What happens when your currency collapses?
by Paul Wood
June 23, 2021
I’m a millionaire. A million in crisp, new bills is stacked up on the table in front of me. Unfortunately, it’s Lebanese lira and cost me about $75 a week ago. It’s already worth only $65, and by the time you read this, it will be worth even less. The Lebanese currency has lost more than 90 percent of its value over the past 18 months and is continuing its steady decline. It would be foolish to keep more than a few days’ spending money on hand, so everyone has a moneychanger. Mine is Mohammed, who pops round on his moped with ever-fatter stacks of notes with ever more zeros on them. The currency grows physically as it shrinks in value. He passes over a wad of cash and says, smiling: ‘Our leaders are stupid and corrupt.’ READ MORE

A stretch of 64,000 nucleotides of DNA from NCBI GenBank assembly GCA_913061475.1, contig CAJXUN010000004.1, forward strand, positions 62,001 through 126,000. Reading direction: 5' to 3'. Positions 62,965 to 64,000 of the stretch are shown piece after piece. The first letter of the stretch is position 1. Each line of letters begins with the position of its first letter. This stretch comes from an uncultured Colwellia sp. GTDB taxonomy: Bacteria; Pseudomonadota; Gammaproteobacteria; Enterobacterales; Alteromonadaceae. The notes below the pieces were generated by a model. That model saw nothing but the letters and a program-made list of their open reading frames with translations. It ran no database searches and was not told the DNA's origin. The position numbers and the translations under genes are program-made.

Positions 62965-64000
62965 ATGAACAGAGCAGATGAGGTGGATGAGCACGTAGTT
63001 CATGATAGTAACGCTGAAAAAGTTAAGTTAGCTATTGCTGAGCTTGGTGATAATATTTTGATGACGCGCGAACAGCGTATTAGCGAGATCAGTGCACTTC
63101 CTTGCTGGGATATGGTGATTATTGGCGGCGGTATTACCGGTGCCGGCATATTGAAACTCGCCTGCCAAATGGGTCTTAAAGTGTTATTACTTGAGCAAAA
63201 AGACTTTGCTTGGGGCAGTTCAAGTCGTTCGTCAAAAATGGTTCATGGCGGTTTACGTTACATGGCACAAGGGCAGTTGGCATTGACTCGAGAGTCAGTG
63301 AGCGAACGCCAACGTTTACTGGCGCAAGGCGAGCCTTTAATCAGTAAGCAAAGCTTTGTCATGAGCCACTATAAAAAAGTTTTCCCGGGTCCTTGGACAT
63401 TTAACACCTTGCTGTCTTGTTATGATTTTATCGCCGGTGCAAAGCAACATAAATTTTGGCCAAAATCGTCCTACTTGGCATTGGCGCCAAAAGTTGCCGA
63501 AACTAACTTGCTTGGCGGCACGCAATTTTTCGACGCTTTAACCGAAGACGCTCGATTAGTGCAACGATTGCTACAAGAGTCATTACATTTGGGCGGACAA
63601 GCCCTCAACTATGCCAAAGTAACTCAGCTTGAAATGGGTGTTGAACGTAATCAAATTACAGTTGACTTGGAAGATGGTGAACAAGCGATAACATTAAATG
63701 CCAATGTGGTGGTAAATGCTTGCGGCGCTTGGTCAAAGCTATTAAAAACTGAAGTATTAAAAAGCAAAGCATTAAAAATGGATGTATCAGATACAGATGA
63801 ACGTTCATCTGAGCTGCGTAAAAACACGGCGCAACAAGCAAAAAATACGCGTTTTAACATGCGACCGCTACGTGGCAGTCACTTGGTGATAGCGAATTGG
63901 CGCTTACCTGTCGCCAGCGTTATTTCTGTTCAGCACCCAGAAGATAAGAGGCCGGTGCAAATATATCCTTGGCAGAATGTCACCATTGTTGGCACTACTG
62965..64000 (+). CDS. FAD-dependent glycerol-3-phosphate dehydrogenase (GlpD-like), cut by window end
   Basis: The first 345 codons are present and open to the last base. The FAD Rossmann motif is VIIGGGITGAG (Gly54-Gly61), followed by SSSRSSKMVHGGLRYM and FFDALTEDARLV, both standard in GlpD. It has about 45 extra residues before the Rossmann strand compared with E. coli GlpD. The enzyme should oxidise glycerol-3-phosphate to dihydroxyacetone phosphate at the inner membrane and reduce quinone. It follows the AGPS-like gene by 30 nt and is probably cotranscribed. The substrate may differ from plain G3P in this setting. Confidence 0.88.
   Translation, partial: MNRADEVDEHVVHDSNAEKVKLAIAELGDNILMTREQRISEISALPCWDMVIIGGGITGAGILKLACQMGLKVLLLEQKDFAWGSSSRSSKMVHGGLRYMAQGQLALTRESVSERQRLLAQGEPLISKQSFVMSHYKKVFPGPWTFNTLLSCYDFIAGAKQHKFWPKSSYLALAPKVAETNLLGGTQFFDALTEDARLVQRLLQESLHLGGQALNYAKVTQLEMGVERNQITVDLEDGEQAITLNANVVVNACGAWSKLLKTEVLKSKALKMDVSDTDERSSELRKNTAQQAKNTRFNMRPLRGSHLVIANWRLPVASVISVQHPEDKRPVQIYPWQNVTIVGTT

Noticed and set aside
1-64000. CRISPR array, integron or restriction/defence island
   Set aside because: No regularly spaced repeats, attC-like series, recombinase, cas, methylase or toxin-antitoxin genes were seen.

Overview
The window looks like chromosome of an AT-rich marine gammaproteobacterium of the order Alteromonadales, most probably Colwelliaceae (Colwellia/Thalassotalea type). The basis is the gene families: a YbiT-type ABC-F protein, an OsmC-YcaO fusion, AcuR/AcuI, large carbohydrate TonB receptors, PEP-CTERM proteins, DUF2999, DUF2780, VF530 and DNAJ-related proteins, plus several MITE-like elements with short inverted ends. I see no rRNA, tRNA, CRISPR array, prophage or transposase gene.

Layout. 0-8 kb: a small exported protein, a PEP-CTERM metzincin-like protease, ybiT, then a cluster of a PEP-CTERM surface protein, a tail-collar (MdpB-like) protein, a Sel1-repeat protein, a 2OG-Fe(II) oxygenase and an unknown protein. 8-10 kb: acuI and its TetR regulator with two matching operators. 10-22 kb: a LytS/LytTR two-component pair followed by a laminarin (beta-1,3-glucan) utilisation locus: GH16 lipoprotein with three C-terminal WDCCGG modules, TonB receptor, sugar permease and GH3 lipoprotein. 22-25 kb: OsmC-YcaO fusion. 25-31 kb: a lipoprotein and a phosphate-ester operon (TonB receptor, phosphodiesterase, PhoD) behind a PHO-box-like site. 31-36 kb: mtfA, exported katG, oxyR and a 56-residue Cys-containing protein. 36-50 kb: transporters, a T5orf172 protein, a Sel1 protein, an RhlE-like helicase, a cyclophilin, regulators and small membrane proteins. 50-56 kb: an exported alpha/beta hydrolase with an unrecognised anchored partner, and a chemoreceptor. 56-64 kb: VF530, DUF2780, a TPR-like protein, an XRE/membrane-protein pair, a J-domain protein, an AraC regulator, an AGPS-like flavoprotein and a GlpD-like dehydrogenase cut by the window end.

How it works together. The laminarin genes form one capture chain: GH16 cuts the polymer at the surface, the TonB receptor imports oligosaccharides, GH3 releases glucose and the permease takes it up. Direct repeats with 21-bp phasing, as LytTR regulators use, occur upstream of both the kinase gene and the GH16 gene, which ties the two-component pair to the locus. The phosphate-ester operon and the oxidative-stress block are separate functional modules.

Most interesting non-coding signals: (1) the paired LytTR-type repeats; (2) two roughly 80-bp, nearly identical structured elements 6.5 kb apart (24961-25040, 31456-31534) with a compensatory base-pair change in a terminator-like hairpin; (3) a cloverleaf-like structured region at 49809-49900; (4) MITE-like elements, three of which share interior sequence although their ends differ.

MEDIA LINE At Least 20 Injured in Violent Lebanese Protests Lebanon on Sunday continued its perilous spiral out of control as large clashes between protesters and police led to 20 injuries and ever-growing unrest. Demonstrators in Tripoli, desperate for fuel and basic supplies, tried to storm government buildings and the central bank, only to be repelled by security forces’ rubber bullets and stun grenades.